5 Best Ways to Create a NumPy Array of Zeros in Python : Emily Rosemary Collins

5 Best Ways to Create a NumPy Array of Zeros in Python
by: Emily Rosemary Collins
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💡 Problem Formulation: When working with numerical data in Python, it’s a common requirement to initialize an array with zeros, either to reserve space or to serve as a starting point for computations. NumPy, a popular library for numerical computing, offers multiple ways to create such arrays. For example, if the input is a desired shape of (3, 4), the output should be a 2D NumPy array of zeros with 3 rows and 4 columns.

Method 1: Using numpy.zeros()

The numpy.zeros() function is the most straightforward approach for creating an array filled with zeros. It accepts the shape of the array as a tuple and an optional dtype parameter to specify the data type. The method is efficient and the go-to choice for most applications that require zero initialization.

Here’s an example:

import numpy as np

# Creating a 3x4 array of zeros
zero_array = np.zeros((3, 4))



[[0. 0. 0. 0.]
 [0. 0. 0. 0.]
 [0. 0. 0. 0.]]

In the above snippet, the np.zeros() function is used to create a 3×4 array of zeros. The print function then outputs this array to the console.

Method 2: Using numpy.zeros_like()

The numpy.zeros_like() function creates an array of zeros with the same shape and type as an existing array. It’s particularly useful when you want your zero array to match the specifications of another array you’re working with.

Here’s an example:

import numpy as np

# Suppose we have an existing array
existing_array = np.array([[1, 2], [3, 4]])

# Now we create an array of zeros with the same shape and type
zero_like_array = np.zeros_like(existing_array)



[[0 0]
 [0 0]]

The code first defines an existing array existing_array, and then uses the np.zeros_like() function to create a new array of the same shape but filled with zeros.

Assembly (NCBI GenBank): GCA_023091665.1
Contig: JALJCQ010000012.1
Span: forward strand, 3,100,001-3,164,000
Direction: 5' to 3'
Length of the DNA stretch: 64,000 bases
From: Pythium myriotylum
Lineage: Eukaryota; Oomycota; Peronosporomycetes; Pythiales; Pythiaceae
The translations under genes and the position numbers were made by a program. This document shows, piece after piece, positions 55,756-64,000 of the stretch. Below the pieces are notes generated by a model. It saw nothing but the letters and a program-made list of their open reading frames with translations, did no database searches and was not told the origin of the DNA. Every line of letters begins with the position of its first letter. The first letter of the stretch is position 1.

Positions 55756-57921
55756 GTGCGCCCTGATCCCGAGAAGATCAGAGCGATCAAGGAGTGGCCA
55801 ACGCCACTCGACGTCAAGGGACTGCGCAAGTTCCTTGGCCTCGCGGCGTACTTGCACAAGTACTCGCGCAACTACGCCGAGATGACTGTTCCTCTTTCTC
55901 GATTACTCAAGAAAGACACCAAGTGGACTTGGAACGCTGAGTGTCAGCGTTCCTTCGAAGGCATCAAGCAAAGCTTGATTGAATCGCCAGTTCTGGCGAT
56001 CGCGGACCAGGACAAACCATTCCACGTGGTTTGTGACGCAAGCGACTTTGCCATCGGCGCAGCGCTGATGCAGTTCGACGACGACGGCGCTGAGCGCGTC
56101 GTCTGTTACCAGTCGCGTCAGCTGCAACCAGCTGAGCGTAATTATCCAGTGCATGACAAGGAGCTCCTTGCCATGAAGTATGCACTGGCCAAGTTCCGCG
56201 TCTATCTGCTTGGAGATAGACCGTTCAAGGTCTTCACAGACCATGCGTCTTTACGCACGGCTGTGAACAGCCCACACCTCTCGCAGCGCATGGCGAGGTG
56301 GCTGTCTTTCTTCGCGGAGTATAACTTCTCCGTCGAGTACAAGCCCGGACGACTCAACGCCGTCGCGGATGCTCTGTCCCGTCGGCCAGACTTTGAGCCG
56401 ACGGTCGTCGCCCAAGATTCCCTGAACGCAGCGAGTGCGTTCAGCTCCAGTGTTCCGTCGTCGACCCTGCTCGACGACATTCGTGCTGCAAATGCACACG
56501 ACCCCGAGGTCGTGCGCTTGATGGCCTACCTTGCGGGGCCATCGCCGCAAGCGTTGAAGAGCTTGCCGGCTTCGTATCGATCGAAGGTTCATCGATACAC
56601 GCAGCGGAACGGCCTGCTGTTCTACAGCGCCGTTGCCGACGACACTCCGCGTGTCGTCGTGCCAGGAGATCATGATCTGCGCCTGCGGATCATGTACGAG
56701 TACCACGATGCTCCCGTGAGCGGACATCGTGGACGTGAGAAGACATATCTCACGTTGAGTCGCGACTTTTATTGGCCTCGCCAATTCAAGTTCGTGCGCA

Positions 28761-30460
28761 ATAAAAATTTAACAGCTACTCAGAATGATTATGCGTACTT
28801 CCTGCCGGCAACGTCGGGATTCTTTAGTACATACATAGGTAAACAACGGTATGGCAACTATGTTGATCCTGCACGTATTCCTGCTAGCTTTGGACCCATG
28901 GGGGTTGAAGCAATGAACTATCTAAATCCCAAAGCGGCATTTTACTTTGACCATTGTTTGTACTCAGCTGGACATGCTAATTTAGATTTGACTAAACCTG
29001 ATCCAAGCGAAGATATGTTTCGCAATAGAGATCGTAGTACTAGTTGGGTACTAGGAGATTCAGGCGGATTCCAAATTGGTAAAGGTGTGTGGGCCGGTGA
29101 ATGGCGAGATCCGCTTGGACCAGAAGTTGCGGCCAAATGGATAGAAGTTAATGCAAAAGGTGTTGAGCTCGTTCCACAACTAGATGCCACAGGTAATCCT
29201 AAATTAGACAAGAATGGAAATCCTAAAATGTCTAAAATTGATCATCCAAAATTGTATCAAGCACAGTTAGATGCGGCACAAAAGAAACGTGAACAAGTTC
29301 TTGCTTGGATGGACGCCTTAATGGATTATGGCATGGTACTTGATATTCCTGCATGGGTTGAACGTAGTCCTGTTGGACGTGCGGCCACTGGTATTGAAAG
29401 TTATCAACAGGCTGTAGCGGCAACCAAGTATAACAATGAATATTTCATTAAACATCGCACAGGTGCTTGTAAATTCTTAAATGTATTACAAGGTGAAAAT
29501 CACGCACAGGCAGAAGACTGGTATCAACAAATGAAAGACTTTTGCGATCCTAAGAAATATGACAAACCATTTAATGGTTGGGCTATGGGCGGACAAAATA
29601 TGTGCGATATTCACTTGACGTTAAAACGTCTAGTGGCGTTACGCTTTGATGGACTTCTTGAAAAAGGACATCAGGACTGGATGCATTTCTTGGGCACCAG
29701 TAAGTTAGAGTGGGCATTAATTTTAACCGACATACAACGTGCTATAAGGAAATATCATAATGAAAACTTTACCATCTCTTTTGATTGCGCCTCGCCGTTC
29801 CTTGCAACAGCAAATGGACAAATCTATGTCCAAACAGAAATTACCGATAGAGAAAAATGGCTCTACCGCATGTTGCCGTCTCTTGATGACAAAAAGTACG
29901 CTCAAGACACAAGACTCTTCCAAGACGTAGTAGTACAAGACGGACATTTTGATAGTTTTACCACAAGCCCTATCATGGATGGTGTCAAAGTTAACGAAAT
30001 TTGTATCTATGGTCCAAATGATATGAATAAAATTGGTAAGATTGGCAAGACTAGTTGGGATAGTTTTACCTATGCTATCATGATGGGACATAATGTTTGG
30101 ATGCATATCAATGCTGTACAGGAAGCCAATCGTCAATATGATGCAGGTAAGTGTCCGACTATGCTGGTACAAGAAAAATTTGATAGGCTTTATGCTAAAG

Method 3: Using numpy.full()

Through numpy.full(), users can create an array filled with any specified value, including zero. This method requires the shape and the fill value, offering a great balance between flexibility and simplicity.

Here’s an example:

import numpy as np

# Creating a 2x3 array filled with zeros
zero_full_array = np.full((2, 3), 0)



[[0 0 0]
 [0 0 0]]

The np.full() function creates a 2×3 array and fills it with the specified value of zero, efficiently generating the desired zero-filled array.

Method 4: Using numpy.empty() and numpy.fill()

Another technique involves creating an empty array with numpy.empty() and then filling it with zeros using the fill() method. This may be more verbose but useful in scenarios where multiple fill values are used over time.

Here’s an example:

import numpy as np

# Creating an empty array of a given shape
empty_array = np.empty((3, 2))

# Filling the array with zeros



[[0. 0.]
 [0. 0.]
 [0. 0.]]

The code first creates an uninitialized array with np.empty(), and then the fill() method is called on this array to populate it with zeros.

Bonus One-Liner Method 5: Using List Comprehension and numpy.array()

For the lovers of Python’s list comprehensions, an array of zeros can also be created by combining list comprehension with the numpy.array() function. This is more of a Pythonic way and might appeal to those familiar with list operations.

Here’s an example:

import numpy as np

# Creating a 2D array (3x4) of zeros using list comprehension
zero_array_list_comp = np.array([[0 for _ in range(4)] for _ in range(3)])



[[0 0 0 0]
 [0 0 0 0]
 [0 0 0 0]]

The provided code demonstrates creating a 3×4 array of zeros using list comprehensions to generate the necessary lists before converting them to a NumPy array.


  • Method 1: numpy.zeros(). Efficient and straightforward for most use cases. It might not be as flexible when the array needs to match another array’s properties.
  • Method 2: numpy.zeros_like(). Best used when an array needs to match the shape and data type of an existing array. It’s a more specific use case compared to method 1.
  • Method 3: numpy.full(). Offers great flexibility as it can fill an array with any specified value, not just zeros. It is slightly more verbose for creating zero arrays but pays off when filling with various values is needed.
  • Method 4: numpy.empty() and fill(). This method may have a more niche application since it involves two steps, but it’s useful when you need to re-use the allocated array for different fill values.
  • Method 5: List Comprehension and numpy.array(). A Pythonic approach that is familiar to those comfortable with list comprehensions. It might not be the most performant for large arrays but is readable and intuitive.

February 20, 2024 at 06:50PM
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